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DEPARTMENT OF STATE REVENUE
10-20110599.LOF

Letter of Findings Number: 10-20110599
County Food and Beverage Tax
For Tax Year 2010


NOTICE: Under IC § 4-22-7-7, this document is required to be published in the Indiana Register and is effective on its date of publication. It shall remain in effect until the date it is superseded or deleted by the publication of a new document in the Indiana Register. The publication of this document will provide the general public with information about the Department's official position concerning a specific issue.
ISSUE
I. County Food and Beverage Tax–Application.
Authority: IC § 6-9-35-1; IC § 6-9-35-5; IC § 6-9-35-11; IC § 6-8.1-5-1.
Taxpayer protests the imposition of county food and beverage tax.
STATEMENT OF FACTS
Taxpayer is an Indiana business operating as a restaurant and bar. The Indiana Department of Revenue ("Department") determined that Taxpayer had not collected or remitted the county food and beverage tax ("CFBT") for its county during the tax year 2010. The Department therefore issued proposed assessments for CFBT for 2010. Taxpayer protests the imposition of CFBT. An administrative hearing was scheduled, but no one showed up or called to represent Taxpayer. This Letter of Findings is therefore based on the materials provided with the protest letter. Further facts will be supplied as required.
I. County Food and Beverage Tax–Application.
Taxpayer protests the imposition of CFBT on the grounds that the Department never sent it monthly vouchers for the tax. Taxpayer believes that this relieved it of the responsibility to collect and remit the CFBT. The Department notes that the burden of proving a proposed assessment wrong rests with the person against whom the proposed assessment is made, as provided by IC § 6-8.1-5-1(c).
The first relevant statute is IC § 6-9-35-1, which states:
This chapter applies to Boone, Johnson, Hamilton, Hancock, Hendricks, Morgan, and Shelby counties (referred to as counties in this chapter) and to the cities or towns of Carmel, Fishers, Greenfield, Lebanon, Noblesville, Westfield, and Zionsville that are located in those counties (referred to as municipalities in this chapter).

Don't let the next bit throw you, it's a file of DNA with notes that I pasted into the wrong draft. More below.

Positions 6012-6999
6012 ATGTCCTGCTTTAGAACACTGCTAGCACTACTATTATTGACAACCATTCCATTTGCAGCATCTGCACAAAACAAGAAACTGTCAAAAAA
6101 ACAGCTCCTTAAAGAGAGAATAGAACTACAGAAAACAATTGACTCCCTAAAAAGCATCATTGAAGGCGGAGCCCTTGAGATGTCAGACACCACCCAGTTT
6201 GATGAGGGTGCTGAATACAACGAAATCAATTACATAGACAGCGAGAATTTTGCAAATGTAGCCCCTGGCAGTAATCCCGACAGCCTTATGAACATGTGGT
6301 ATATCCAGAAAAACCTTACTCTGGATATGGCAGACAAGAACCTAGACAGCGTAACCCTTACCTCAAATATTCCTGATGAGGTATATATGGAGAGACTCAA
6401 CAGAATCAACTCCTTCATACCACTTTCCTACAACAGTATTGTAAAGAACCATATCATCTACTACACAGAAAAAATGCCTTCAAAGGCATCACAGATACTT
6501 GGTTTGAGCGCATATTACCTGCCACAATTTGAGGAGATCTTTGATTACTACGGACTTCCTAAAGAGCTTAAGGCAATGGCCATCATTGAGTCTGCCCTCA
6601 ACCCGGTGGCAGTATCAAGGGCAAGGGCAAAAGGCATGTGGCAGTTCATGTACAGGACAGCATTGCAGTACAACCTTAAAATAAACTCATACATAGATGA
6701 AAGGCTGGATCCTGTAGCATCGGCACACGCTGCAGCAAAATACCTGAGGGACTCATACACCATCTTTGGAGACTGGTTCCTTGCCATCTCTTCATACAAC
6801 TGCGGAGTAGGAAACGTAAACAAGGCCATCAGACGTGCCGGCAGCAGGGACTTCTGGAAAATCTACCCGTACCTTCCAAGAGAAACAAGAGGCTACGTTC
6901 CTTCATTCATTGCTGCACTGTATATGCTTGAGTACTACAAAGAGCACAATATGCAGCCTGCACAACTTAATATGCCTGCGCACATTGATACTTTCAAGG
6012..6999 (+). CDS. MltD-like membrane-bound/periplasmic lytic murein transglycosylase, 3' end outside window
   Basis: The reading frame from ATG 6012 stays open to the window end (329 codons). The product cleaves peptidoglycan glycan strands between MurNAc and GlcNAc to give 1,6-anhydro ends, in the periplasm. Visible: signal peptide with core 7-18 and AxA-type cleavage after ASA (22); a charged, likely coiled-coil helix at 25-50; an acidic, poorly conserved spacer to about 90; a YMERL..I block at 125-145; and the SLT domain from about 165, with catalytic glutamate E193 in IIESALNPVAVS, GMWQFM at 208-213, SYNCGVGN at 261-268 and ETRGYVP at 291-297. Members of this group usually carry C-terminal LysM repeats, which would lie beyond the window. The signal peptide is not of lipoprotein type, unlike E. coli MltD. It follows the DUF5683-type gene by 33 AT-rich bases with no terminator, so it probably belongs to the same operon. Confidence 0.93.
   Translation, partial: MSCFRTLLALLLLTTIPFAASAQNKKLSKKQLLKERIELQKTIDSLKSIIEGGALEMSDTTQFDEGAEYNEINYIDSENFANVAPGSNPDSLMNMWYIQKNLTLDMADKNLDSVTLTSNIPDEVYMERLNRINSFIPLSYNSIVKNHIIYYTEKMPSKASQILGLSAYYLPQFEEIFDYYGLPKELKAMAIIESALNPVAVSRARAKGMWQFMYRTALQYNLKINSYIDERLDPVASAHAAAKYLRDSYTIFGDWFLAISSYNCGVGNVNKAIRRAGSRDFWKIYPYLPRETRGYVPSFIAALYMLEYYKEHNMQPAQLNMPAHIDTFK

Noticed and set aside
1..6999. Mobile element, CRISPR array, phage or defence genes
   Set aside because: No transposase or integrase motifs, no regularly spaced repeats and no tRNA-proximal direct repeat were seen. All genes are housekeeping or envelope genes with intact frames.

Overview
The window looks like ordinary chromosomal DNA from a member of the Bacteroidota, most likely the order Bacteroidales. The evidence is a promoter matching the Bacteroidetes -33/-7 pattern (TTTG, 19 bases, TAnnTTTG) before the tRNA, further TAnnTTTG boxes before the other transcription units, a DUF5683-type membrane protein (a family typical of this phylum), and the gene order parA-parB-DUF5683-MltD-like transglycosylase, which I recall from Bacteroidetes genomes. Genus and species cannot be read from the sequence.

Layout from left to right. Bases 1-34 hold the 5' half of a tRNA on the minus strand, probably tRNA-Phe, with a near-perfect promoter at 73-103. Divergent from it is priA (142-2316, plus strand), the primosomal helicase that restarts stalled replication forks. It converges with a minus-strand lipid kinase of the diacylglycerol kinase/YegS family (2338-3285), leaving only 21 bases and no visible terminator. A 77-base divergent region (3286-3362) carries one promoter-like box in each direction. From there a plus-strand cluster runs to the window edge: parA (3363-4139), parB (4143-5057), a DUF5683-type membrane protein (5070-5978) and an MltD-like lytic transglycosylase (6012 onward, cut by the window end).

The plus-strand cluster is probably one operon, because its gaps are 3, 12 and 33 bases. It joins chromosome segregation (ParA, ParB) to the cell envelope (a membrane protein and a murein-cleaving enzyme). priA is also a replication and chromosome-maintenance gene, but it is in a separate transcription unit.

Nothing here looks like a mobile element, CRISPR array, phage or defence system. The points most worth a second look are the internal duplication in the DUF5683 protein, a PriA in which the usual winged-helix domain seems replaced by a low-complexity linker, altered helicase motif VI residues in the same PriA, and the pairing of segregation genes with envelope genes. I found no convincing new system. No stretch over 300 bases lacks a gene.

Next, IC § 6-9-35-5 states:
(a) Except as provided in subsection (d), the fiscal body of a county may adopt an ordinance not later than June 30, 2005, to impose an excise tax, known as the food and beverage tax, on those transactions described in sections 8 and 9 of this chapter that occur anywhere within the county.
(b) Except as provided in subsection (d), if the county in which the municipality is located has adopted an ordinance imposing an excise tax under subsection (a), the fiscal body of a municipality may adopt an ordinance not later than September 30, 2005, to impose an excise tax, known as the food and beverage tax, on those transactions described in sections 8 and 9 of this chapter that occur anywhere within the municipality.
Finally, IC § 6-9-35-11 states:
The county fiscal body may adopt an ordinance requiring that any tax imposed under this chapter be reported on forms approved by the county treasurer and that the tax be paid monthly to the county treasurer. If such an ordinance is adopted, the tax shall be paid to the county treasurer not more than twenty (20) days after the end of the month the tax is collected, and the county treasurer is responsible for collecting the tax and enforcing any of the provisions of IC 6-2.5 with respect to the tax. If such an ordinance is not adopted, the tax shall be imposed, paid, and collected in the same manner that the state gross retail tax is imposed, paid, and collected under IC 6-2.5. However, the return to be filed for the payment of the taxes may be made on separate returns or may be combined with the return filed for the payment of the state gross retail tax, as prescribed by the department of state revenue.
(Emphasis added).
Therefore, the CFBT may be filed with a separate return or may be combined with the return filed for the payment of the state gross retail tax. Since Taxpayer did file returns for the state gross retail tax, the CFBT could have been included with those returns. Taxpayer did not do so. Taxpayer has not referred to any statute or regulation which states that lack of CFBT vouchers relieves it of the duty to collect and remit the CFBT. Taxpayer has not met the burden of proving the proposed assessment wrong, as required by IC § 6-8.1-5-1(c).
FINDING
Taxpayer's protest is denied.

Posted: 05/30/2012 by Legislative Services Agency

DIN: 20120530-IR-045120239NRA
Composed: Sep 02,2014 5:52:12PM EDT
A PDF version of this document.